AN INTIMATE town centre venue was turned ‘into Wembley’ as The Sherlocks - who have shared a stage with artists such as Liam Gallagher, Kaiser Chiefs and The Libertines - played an unplugged set for local fans.

The Barnsley Chronicle arranged for the Bolton-upon-Dearne band to perform an uplifting set of acoustic reworkings of songs from second album ‘Under Your Sky’ alongside their most recognisable hits.

One youngster remarked, ‘it’s like Wembley in here’ as he entered the 144-seat Electric Theatre, a Barnsley College venue off Eastgate near its flagship Old Mill Lane site.

And the seven-song set from the local lads - who have recently returned from a festival appearance in South Korea - made the venue feel almost as mammoth as the London stadium, the gathered students clearly impressed by seeing the world-conquering musicians in such an intimate venue which was almost full to the rafters.

The band opened with ‘Dreams’, the fifth track on the new album released last Friday - frontman Kiaran Crook hopefully singing ‘we’re all dreamers by design’ and likely inspiring those in the audience with musical aspirations.

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Drummer Brandon Crook, 26, told the Chronicle the gig was a welcome change from touring the world and huge festival crowds.

“It’s nice to play in Barnsley and see that people here still care,” said Brandon, who kept the pace with a shaker in one hand and a tambourine in the other.

“If us four can do it, literally anyone who’s playing music can do it.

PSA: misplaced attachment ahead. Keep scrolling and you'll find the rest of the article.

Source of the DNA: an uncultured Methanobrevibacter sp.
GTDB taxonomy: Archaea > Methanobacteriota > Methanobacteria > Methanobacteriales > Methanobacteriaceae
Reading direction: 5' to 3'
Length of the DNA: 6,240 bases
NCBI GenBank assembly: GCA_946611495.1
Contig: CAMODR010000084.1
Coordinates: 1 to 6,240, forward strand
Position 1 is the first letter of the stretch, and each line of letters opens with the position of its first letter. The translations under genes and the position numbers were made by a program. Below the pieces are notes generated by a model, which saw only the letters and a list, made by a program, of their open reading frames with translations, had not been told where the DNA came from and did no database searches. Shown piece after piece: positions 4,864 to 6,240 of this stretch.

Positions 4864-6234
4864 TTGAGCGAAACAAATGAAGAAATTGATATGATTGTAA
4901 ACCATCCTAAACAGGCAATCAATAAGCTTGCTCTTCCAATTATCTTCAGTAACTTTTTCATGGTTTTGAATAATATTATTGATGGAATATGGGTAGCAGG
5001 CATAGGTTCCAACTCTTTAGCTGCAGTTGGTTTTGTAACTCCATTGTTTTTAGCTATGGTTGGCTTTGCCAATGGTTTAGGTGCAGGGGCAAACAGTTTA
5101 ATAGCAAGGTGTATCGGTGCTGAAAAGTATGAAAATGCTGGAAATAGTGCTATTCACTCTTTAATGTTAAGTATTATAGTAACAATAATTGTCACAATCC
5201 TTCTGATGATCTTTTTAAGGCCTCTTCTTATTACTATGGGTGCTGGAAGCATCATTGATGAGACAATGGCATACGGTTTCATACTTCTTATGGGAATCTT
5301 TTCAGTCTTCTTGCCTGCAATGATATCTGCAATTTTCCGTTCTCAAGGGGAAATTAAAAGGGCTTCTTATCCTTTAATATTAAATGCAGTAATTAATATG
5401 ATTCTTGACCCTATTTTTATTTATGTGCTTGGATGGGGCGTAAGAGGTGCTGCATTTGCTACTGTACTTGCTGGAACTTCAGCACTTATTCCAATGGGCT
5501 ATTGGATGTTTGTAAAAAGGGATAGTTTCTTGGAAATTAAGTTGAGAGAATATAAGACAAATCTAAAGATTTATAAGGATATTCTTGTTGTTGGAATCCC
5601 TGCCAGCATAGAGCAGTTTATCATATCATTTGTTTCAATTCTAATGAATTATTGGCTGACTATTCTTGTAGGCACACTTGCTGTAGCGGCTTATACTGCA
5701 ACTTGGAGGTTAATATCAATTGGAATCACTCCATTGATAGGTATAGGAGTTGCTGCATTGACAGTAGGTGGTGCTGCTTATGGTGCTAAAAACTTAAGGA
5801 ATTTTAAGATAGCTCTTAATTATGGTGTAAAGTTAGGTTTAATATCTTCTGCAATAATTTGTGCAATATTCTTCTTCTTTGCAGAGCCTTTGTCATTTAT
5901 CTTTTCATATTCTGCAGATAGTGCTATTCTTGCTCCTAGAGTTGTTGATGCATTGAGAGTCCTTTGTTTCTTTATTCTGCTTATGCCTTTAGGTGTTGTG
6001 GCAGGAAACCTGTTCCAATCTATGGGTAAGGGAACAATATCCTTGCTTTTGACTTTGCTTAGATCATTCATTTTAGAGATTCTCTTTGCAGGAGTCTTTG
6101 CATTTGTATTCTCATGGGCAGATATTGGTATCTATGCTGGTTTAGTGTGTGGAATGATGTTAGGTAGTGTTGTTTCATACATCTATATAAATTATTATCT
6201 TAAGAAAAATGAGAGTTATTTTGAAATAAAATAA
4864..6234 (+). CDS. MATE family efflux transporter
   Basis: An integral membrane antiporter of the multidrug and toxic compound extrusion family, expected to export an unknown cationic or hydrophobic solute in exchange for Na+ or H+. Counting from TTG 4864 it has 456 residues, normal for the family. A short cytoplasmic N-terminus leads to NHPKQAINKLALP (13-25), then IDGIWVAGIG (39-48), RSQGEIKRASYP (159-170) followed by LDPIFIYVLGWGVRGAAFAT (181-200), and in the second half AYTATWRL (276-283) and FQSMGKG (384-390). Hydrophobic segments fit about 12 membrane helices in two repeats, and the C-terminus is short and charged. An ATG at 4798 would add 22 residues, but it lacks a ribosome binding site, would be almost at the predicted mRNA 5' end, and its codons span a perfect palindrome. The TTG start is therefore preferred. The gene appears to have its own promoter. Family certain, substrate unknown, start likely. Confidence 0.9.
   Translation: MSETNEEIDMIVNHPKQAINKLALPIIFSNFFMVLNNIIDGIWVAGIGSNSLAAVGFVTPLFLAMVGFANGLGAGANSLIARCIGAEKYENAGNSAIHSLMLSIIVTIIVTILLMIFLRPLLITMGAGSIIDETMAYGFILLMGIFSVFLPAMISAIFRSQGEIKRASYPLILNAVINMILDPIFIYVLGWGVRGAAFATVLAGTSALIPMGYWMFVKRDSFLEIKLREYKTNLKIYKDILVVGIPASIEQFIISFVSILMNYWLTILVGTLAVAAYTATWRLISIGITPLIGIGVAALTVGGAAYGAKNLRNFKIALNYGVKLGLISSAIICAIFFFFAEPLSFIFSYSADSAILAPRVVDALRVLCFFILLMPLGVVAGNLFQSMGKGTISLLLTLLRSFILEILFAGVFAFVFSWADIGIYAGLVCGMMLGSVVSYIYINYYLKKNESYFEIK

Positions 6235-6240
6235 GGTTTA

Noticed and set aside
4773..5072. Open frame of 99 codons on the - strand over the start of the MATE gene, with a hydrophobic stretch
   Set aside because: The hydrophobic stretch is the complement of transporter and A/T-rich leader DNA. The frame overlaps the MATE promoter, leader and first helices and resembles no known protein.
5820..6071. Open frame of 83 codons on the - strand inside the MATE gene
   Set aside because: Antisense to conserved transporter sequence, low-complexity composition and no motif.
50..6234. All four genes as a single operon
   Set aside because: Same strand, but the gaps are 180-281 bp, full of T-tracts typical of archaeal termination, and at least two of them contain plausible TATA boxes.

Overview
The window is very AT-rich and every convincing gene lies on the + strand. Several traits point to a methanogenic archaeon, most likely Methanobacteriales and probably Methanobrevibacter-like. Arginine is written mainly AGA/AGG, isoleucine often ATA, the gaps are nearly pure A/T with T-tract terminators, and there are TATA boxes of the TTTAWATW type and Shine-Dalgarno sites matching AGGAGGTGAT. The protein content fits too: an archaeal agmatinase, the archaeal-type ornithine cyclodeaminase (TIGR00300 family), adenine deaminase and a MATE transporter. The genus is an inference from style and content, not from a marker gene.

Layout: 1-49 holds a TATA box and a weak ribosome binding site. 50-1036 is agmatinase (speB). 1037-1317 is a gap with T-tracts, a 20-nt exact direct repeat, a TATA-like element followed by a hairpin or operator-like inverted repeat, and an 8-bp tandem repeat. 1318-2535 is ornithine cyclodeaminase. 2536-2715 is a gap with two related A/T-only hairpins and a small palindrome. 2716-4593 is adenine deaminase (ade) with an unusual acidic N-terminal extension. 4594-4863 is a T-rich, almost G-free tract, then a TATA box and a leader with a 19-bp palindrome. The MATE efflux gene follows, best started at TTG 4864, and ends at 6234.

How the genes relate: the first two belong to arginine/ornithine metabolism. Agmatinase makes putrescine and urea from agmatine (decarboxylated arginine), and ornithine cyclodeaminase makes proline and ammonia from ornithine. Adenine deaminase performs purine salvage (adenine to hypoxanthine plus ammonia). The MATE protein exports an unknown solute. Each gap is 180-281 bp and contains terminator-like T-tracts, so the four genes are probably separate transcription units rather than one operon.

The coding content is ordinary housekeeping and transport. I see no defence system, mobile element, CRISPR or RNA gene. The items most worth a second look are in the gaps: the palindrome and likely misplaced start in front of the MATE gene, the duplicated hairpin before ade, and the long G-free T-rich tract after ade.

“We were only messing about in a garage playing songs a few years ago. Anybody can do it.”

By the time of penultimate song ‘NYC (Sing It Loud)’, Kiaran and the band had fully enraptured the young crowd, the sweetness of his voice playing off his bandmates’ backing vocals and delicately strummed acoustic guitars.

He said before the band’s last song, their breakout hit ‘Chasing Shadows’, that the four rarely got the chance to play in Barnsley any more but it had ‘been a joy’ - before pausing to tell the gathered students to ‘study hard’.

Immediately after the performance the four were seated at a nearby table, in high spirits as they joked with fans, took photographs and signed CDs, records, posters and the occasional coaster.

The performance also gave opportunities for second year student technicians at the college, who were responsible for the sound.

Ross Hooley, programme manager, said: “It’s really exciting for the students who have got a chance to help out.

“We’ve said we’ll look at getting more stuff like this, real-life acts coming in.

“It’s great we can get that calibre of artists to come to the college.”